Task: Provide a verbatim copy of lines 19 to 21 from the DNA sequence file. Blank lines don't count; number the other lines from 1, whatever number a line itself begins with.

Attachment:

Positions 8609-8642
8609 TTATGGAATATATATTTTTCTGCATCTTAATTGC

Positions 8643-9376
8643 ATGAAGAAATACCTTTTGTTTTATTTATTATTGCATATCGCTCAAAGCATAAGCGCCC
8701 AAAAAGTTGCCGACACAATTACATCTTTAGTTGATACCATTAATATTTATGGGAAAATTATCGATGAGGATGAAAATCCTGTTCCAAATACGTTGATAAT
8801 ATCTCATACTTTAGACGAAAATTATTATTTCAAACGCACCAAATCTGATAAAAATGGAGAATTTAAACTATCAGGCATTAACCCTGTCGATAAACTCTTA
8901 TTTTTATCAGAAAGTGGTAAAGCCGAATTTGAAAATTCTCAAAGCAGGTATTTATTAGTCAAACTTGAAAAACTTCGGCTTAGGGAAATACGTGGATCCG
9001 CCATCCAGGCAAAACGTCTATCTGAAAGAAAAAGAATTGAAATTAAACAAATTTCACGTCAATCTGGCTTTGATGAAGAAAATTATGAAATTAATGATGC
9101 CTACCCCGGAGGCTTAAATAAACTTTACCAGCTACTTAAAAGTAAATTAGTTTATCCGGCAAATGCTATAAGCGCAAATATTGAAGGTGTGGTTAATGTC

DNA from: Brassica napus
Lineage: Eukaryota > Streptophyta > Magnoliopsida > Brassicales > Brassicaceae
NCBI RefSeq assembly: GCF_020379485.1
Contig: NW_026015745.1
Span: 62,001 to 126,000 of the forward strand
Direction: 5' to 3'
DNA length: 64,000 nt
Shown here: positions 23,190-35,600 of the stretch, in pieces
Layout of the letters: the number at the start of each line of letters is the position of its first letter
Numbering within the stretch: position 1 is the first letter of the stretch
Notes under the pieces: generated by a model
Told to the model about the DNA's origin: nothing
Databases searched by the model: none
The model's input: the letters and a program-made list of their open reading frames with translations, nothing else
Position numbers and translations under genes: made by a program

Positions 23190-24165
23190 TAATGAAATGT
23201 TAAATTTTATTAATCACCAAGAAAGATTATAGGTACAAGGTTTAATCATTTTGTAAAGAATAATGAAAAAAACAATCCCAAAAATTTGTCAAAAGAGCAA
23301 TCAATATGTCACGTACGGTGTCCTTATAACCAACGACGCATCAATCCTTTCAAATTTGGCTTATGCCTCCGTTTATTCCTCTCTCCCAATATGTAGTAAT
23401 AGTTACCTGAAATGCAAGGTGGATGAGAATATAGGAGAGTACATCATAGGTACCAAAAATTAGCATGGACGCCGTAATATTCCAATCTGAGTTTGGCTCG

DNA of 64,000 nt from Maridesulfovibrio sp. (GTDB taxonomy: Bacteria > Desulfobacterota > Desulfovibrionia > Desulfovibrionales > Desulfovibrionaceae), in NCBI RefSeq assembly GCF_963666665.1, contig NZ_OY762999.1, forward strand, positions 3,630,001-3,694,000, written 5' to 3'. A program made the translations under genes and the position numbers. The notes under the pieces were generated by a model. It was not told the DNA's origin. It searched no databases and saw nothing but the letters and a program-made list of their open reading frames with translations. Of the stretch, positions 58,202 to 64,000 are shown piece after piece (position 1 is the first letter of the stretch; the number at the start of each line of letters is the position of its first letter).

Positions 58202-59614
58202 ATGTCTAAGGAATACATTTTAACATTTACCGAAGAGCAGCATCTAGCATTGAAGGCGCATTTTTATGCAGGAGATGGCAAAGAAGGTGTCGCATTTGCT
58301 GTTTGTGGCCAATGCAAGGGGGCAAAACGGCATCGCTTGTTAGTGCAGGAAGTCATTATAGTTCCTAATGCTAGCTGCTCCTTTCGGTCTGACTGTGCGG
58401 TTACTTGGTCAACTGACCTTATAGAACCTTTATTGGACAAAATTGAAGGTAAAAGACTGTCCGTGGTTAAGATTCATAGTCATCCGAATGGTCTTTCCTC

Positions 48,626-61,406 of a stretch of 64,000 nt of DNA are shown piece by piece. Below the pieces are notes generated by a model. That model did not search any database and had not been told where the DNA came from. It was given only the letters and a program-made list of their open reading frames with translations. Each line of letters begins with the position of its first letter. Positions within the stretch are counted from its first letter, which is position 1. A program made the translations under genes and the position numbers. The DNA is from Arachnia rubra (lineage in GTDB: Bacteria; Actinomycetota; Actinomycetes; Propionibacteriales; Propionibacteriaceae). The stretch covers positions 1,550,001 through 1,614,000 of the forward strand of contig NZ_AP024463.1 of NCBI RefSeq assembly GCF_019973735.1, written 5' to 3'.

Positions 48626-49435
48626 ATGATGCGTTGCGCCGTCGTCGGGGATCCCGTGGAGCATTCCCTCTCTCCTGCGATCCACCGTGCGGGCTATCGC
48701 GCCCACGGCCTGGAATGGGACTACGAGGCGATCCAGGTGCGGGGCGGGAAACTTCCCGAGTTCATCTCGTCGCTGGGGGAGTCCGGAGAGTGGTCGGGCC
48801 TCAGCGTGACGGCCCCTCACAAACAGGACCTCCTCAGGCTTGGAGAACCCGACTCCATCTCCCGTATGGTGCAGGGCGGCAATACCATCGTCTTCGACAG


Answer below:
Numbering within the stretch: position 1 is the first letter of the stretch
Notes under the pieces: generated by a model
Told to the model about the DNA's origin: nothing